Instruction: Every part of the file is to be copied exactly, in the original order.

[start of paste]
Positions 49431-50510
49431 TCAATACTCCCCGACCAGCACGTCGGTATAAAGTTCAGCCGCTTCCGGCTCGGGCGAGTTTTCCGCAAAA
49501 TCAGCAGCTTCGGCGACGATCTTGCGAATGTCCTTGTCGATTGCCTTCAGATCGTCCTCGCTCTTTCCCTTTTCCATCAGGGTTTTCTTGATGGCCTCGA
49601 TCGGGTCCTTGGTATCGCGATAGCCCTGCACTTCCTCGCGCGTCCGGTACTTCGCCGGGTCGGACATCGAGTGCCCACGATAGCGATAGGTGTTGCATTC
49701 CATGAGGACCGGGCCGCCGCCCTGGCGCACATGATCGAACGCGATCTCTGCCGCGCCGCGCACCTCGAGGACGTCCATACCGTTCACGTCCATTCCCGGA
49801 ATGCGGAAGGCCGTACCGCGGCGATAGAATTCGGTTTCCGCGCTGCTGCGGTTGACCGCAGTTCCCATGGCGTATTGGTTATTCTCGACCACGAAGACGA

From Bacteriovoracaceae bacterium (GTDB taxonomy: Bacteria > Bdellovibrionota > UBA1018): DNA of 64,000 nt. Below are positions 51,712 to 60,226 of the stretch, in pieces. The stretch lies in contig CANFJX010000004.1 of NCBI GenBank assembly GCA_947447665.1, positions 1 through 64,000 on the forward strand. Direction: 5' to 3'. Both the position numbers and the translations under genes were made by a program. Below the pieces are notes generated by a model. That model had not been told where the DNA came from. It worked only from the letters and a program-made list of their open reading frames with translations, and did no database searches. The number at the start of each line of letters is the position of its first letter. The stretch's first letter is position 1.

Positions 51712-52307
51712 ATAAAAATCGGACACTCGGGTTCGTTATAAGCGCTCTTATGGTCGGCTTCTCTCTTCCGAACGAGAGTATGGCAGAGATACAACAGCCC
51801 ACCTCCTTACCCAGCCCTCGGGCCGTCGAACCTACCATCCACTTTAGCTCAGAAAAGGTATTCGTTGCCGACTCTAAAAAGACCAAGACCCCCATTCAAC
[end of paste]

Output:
Positions 49431-50510
49431 TCAATACTCCCCGACCAGCACGTCGGTATAAAGTTCAGCCGCTTCCGGCTCGGGCGAGTTTTCCGCAAAA
49501 TCAGCAGCTTCGGCGACGATCTTGCGAATGTCCTTGTCGATTGCCTTCAGATCGTCCTCGCTCTTTCCCTTTTCCATCAGGGTTTTCTTGATGGCCTCGA
49601 TCGGGTCCTTGGTATCGCGATAGCCCTGCACTTCCTCGCGCGTCCGGTACTTCGCCGGGTCGGACATCGAGTGCCCACGATAGCGATAGGTGTTGCATTC
49701 CATGAGGACCGGGCCGCCGCCCTGGCGCACATGATCGAACGCGATCTCTGCCGCGCCGCGCACCTCGAGGACGTCCATACCGTTCACGTCCATTCCCGGA
49801 ATGCGGAAGGCCGTACCGCGGCGATAGAATTCGGTTTCCGCGCTGCTGCGGTTGACCGCAGTTCCCATGGCGTATTGGTTATTCTCGACCACGAAGACGA

From Bacteriovoracaceae bacterium (GTDB taxonomy: Bacteria > Bdellovibrionota > UBA1018): DNA of 64,000 nt. Below are positions 51,712 to 60,226 of the stretch, in pieces. The stretch lies in contig CANFJX010000004.1 of NCBI GenBank assembly GCA_947447665.1, positions 1 through 64,000 on the forward strand. Direction: 5' to 3'. Both the position numbers and the translations under genes were made by a program. Below the pieces are notes generated by a model. That model had not been told where the DNA came from. It worked only from the letters and a program-made list of their open reading frames with translations, and did no database searches. The number at the start of each line of letters is the position of its first letter. The stretch's first letter is position 1.

Positions 51712-52307
51712 ATAAAAATCGGACACTCGGGTTCGTTATAAGCGCTCTTATGGTCGGCTTCTCTCTTCCGAACGAGAGTATGGCAGAGATACAACAGCCC
51801 ACCTCCTTACCCAGCCCTCGGGCCGTCGAACCTACCATCCACTTTAGCTCAGAAAAGGTATTCGTTGCCGACTCTAAAAAGACCAAGACCCCCATTCAAC